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Bringing Your Business to the Philippines: What You Should Know – Part 2

This is part two of our 2-part series on bringing your business to the Philippines.

Branch Office

If you already have a corporation back home, and are merely looking to expand, then your best bet is to set up a branch office.

A branch office is considered a legal extension of the parent company, can engage in the same income generating activities, and as its representative, close sales in its own name. Being the legal representative also makes the parent company legally liable for any liability of the branch in excess of its investment.

Initial investment required is $200,000 if foreign interest exceeds 40%, but may be lowered to $100,000 if advanced technology is involved, or you employ more than 50 people. Corporate taxes are derived from income sourced within and without the Philippines at 30%. After four years of operation, a 2% MCIT will be imposed if the gross taxable income is higher than the 30% already imposed. Again, this is computed without PEZA tax breaks.

Branch remittances are subject to a 15% of profits earmarked for remittance to the home office (except for activities done within the PEZA site). However, any income derived by the branch office, which is not connected to Philippine based activities, can be remitted tax free back to the home office. Again, taxes are a little hard to figure out on your own, so with investments this big it’s best to lawyer up.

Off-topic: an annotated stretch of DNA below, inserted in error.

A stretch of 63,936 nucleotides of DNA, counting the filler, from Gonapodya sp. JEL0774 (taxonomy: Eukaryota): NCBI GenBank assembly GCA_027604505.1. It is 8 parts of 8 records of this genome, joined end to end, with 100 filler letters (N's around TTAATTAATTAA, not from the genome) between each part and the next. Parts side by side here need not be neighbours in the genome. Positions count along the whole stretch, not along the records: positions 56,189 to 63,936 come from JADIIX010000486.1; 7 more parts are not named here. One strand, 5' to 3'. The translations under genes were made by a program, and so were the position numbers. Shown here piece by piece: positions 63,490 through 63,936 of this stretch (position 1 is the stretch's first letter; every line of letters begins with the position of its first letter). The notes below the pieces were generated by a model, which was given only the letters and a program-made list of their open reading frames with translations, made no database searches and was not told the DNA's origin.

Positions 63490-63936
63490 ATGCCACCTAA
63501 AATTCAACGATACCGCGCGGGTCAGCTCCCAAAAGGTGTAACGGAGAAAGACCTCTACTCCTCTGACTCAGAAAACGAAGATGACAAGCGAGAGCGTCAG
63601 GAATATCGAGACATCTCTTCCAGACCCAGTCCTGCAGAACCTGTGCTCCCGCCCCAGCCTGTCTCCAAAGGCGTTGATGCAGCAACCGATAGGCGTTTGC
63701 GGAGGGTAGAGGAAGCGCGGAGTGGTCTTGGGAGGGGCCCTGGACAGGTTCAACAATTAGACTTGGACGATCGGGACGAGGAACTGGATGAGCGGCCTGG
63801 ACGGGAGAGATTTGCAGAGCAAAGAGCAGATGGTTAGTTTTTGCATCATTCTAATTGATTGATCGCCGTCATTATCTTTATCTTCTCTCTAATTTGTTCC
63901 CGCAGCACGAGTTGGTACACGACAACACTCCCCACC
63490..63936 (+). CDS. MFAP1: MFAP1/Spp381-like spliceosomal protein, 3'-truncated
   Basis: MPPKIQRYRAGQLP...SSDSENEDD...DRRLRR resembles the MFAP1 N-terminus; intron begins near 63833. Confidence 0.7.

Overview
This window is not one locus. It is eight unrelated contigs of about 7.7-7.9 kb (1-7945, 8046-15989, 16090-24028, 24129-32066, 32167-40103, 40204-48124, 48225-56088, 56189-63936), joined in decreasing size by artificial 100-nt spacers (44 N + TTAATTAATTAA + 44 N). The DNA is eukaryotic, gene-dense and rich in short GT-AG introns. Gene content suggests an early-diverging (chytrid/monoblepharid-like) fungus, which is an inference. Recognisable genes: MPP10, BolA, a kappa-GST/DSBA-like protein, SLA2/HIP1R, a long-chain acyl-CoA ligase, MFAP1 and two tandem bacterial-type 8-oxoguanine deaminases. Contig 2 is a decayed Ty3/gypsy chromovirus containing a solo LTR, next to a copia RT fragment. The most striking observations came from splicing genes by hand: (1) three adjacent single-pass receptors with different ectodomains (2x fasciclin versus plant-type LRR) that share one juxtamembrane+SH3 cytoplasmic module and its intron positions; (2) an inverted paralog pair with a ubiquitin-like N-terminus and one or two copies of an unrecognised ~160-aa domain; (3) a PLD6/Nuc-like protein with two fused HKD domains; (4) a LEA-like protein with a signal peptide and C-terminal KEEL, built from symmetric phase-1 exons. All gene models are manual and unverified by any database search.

If you have a startup at home and would like to leverage the lower labor costs along with having an international presence, this is the best way to go. Your movements aren’t limited, you can scale your company as big as you can afford to, without ever having to partner up with a local. However, this option does require that you establish a legal company at home. So make sure you build an empire at home, before looking to expand to the Philippines.


Representative Office

Having a representative office is probably the cheapest and best option if you just want to outsource the back-end of your office. Representative Offices are limited to acting as liaisons, business process optimization hubs, and may not engage in product creation, nor derive income from the Philippines.

Capital investment is only at $30,000, and since representative offices do not engage in income generating activities, they do not have to pay any taxes.

This option is ideal for start-ups who want to cut costs by outsourcing their administrative offices, but want to keep their core businesses to themselves. It’s also a great way for you to try out outsourcing without investing a lot of money. Staying with traditional BPO and semi-KPO work also allows you to gauge the level of talent available in the area for your type of business, and makes it easier for you to scale up should you decide to get bigger.

Also read: OTTP007 – How To Build A Virtual Team And Set-Up Shop In The Philippines, With Jared Croslow

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